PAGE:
In March 2014, Israel read a story. By that I mean, it felt like everyone there read it. The home page at the time was showing Job Well Done. This log graphic seems to show a healthy mix of viewers. There were none of the weird, esoteric browsers in the records on the day this happened. The most popular browsers and all of the big OSes were represented. It appears that a thousand individuals in a tiny country, all with fairly standard computers, not phones, were online at NotZen.

    Someone in Israel, it seemed, could recommend a story and generate a thousand readers. And for Israel, that turned out to be only the beginning.

    But first, AdSense and AdWords would produce another change in the attention of aggregation sites.


    In May 2014, the site received Google approval to use AdSense. Going through the process felt weird. Google makes almost all of its money from ads. You’d think the company would be eager to have sites sign up.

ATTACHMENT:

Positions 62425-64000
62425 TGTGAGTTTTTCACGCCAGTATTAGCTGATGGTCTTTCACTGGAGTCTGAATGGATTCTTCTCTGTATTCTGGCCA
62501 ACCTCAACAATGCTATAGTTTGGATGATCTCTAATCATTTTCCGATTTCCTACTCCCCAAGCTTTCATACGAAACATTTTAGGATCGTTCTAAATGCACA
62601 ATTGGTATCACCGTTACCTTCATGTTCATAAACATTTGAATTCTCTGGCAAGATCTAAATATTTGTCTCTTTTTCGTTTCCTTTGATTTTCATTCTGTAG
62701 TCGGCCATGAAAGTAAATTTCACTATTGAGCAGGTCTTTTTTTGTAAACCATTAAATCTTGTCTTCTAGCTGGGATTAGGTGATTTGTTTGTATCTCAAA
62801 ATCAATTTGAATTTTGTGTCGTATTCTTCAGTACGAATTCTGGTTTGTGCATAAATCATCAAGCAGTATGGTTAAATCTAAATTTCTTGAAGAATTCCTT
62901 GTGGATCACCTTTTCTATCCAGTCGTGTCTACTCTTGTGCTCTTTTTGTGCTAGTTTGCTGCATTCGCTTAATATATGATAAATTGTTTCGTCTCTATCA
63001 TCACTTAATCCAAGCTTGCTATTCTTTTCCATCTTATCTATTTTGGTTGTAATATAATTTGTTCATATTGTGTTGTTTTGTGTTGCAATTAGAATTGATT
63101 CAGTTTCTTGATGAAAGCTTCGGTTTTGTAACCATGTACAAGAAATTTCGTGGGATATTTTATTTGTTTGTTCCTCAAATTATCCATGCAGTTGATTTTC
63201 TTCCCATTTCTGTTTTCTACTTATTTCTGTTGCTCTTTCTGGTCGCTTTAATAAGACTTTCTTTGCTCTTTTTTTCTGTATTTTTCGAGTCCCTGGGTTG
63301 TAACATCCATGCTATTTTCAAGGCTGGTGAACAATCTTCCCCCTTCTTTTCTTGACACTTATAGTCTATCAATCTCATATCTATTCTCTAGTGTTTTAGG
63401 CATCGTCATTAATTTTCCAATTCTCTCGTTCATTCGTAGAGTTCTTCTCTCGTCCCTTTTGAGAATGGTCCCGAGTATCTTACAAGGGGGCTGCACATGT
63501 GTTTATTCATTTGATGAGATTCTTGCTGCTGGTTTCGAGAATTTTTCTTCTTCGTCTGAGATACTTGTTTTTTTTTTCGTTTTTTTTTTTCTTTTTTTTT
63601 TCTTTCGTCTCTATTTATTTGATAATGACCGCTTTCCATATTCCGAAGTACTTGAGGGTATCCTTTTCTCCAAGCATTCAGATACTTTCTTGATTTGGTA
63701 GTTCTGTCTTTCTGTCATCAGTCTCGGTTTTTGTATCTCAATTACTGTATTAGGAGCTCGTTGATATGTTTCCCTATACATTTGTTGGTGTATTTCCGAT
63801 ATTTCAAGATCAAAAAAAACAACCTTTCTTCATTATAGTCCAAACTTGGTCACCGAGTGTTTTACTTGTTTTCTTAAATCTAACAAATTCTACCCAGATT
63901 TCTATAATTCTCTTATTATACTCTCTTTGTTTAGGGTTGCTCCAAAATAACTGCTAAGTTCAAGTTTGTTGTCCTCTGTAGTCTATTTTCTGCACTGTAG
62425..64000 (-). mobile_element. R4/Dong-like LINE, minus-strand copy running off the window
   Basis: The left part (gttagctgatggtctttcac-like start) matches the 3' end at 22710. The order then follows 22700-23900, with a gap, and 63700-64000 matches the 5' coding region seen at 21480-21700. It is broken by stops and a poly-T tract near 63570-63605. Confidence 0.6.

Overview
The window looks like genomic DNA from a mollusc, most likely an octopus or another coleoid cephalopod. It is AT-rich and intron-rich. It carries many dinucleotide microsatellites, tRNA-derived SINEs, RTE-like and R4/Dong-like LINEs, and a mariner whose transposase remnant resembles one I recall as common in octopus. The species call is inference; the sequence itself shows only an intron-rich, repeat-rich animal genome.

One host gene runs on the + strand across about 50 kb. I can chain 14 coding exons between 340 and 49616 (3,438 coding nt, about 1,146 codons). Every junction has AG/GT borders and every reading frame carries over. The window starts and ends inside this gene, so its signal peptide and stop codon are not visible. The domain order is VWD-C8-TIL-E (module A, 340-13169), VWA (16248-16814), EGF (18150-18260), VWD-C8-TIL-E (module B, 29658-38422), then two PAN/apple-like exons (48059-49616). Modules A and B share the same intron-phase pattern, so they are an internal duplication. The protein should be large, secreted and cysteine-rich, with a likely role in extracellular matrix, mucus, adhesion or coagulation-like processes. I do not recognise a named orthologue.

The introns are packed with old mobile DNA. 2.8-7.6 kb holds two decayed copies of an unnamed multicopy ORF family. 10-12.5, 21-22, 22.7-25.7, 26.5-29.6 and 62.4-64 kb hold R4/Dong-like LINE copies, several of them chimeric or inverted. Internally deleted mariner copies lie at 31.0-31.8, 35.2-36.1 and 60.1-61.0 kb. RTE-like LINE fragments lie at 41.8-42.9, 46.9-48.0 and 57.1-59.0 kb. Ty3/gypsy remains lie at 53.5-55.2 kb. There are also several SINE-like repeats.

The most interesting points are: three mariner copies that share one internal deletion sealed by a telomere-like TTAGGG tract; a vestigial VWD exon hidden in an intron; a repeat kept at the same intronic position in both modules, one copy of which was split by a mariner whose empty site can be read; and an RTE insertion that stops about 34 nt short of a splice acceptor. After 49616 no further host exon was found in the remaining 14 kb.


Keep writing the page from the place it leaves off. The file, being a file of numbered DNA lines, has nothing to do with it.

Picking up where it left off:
On the surface, that’s the case. But underneath the campaign for ads, there is a bot that automatically approves sites. Until I applied, that bot hadn’t looked at the NotZen site. When, on my request, it did scroll through the homepage, it decided that NotZen was not a real site. The articles didn’t have enough text structured in the right form.

    I had to appeal to a human. When I got through to one, fortunately, the human agreed that the bot wasn’t able to make sense of stories with dialogue. The Google employee allowed AdSense on NotZen. It changed the site.

    Some of the change was for the worse – product ads, awkwardly placed for viewing by non-materialistic people. But along with the ads came the presence of different referring engines. One of those engines resided in Turkey.